What libertarian idea should everyone know?

Is there one key libertarian idea you think everyone should know? Tell us!
The libertarian philosophy has many ideas. Is one more important than another?
To be clear, we’re not looking for a list. This is a challenging question. You can only pick one. The key libertarian concept, that everyone should be aware of, is {fill-in-the-blank}.
Please respond in whichever medium is most convenient for you…

You can even leave a comment on the contribution form.
Thank you,
Perry Willis & Jim Babka
Co-creators, the Zero Aggression Project

Show Comments 42


  1. The key Libertarian idea is that EVERYONE should be able to do WHATEVER they want as long as that action does not violate the rights of another.

  2. The key libertarian concept, that everyone should be aware of, all individuals have the right to exercise sole dominion over their own lives, and have the right to live in whatever manner they choose, so long as they do not forcibly interfere with the equal right of others to live in whatever manner they choose.

  3. The key libertarian concept, that everyone should be aware of, is a group of people acting together is worse than individuals acting alone because people are sinful (or selfish/imperfect) and in a group the leaders will be no less selfish than the others and therefore use the force of the group to magnify that selfishness while at the same time justifying those actions to believe he is minimizing that selfishness.

  4. You already have it: The Golden Rule and Don’t threaten or initiate force against others, or ask politicians to do it for you.

  5. it is immoral to initiate force or fraud against an individual who is not harming you.
    “WE hold these truths to be self-evident, that all Men are created equal…” [DoI]

  6. The key libertarian concept, that everyone should be aware of, is individuals’ rights. Without this one, all the rest (limited government, free markets, rule of law, peace, etc) could not exist.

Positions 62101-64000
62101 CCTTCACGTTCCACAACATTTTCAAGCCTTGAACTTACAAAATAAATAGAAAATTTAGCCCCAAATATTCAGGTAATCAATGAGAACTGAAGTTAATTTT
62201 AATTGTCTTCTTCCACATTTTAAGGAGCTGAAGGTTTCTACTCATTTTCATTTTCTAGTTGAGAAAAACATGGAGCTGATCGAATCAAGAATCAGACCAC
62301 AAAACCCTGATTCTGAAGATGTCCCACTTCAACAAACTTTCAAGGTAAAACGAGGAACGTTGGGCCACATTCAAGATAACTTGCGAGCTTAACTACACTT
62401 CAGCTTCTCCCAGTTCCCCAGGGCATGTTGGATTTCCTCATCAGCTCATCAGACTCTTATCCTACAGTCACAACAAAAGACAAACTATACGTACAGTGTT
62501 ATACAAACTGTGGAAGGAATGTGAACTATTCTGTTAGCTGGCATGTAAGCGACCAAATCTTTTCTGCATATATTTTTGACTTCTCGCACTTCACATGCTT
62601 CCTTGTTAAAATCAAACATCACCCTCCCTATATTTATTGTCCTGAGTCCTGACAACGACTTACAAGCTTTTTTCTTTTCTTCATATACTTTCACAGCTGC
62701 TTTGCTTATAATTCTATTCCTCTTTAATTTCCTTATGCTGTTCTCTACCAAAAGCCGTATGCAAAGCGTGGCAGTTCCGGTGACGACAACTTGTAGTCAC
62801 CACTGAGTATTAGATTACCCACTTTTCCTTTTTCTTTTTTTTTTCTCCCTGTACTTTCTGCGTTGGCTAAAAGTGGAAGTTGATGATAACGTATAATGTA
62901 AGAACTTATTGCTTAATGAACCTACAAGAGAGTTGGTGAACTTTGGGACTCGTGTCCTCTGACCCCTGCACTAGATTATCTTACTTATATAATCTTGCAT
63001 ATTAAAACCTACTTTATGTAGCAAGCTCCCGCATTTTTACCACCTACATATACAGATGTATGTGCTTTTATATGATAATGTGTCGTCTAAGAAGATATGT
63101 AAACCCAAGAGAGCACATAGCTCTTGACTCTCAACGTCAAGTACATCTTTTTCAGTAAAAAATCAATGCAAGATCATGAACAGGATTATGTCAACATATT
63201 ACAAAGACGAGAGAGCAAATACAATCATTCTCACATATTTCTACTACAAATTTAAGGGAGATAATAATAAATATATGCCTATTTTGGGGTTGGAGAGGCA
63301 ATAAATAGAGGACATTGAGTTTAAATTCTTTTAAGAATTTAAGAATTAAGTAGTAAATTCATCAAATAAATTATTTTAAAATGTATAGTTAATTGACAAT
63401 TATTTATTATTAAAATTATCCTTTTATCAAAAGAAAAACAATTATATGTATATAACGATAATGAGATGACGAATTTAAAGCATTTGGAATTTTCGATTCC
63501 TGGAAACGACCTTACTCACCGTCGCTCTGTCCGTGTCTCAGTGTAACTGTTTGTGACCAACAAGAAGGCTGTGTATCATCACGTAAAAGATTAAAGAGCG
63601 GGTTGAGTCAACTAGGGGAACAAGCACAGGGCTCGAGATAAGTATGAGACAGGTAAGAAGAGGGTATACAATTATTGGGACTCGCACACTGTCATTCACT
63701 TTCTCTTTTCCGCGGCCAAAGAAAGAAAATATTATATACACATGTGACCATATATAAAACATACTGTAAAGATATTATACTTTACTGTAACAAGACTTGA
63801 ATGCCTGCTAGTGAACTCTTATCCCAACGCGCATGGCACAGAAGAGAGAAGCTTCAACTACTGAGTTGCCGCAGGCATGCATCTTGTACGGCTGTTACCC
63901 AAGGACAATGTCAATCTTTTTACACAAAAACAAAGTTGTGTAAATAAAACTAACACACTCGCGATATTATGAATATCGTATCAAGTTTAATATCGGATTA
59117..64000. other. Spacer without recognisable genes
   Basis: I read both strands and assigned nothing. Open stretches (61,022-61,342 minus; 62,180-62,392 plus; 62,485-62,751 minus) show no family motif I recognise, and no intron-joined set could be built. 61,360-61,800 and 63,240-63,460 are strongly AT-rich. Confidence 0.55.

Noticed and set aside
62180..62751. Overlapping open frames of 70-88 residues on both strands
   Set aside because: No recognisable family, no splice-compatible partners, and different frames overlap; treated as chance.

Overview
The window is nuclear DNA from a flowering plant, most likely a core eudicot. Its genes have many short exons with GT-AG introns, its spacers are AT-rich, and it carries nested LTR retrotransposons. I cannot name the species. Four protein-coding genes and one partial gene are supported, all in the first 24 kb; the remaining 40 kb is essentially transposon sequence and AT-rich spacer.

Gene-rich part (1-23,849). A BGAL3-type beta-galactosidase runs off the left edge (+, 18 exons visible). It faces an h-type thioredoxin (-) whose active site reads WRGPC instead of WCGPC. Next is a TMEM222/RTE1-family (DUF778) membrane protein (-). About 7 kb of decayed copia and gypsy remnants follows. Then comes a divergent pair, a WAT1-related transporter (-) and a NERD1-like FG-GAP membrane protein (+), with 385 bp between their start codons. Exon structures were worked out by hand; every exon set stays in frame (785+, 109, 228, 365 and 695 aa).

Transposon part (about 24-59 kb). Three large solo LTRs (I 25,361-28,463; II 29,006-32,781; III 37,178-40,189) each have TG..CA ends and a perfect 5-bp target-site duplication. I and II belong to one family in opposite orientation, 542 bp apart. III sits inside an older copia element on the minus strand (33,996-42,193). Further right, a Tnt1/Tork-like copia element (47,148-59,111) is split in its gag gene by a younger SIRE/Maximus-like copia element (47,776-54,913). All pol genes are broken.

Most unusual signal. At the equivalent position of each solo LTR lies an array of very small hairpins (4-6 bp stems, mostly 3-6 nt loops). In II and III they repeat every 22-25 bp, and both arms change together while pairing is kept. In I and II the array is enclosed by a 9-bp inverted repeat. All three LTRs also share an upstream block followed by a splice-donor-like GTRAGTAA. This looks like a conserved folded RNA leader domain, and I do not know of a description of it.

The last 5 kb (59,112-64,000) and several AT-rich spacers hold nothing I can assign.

1. Individual Rights is correct- and the fundamental right, is the right to property, and that you are always your own property.

      1. Absolutely. A “libertarian” is one who RESPECTS the property rights of others, asks permission, and makes only voluntary arrangements with others where their property is concerned. The issue of whether someone is “A GOOD Libertarian” would be a judgment of whether that person adequately respected others’ property rights in society. For libertarians like me, I say this should be identified as A MORAL CLAIM of the Libertarian Movement.

    2. “Limited government” is an oxymoron. It’s not just difficult or an unsolved problem, it is impossible to give a monopoly power to some and then limit their use of it, or put conditions on it. Once granted, the exclusive privilege to rule, i.e., to make mandatory rules, administer rules, judge performance, cannot be controlled by changing the rulers. Governments past, present, and future will corrupt all you accept the “one ring to rule them all”.

  7. If you take away anybody’s freedom, you will never be free from their efforts to break free, so let them be free.

  8. The KEY Libertarian idea is that Each of us OUGHT TO RESPECT every other individual. This is our libertarian “moral claim” and we usually codify it as the Natural Human Rights to life, liberty, property, et al. (not to infringe the rights of others).
    But the bottom line is RESPECT for the individuality and the moral equality (to me) of YOU.

  9. Individual rights are the key, preserved and protected from the whims of others; be they a minority or a majority; regardless of popularity; irrespective of expediency or utility.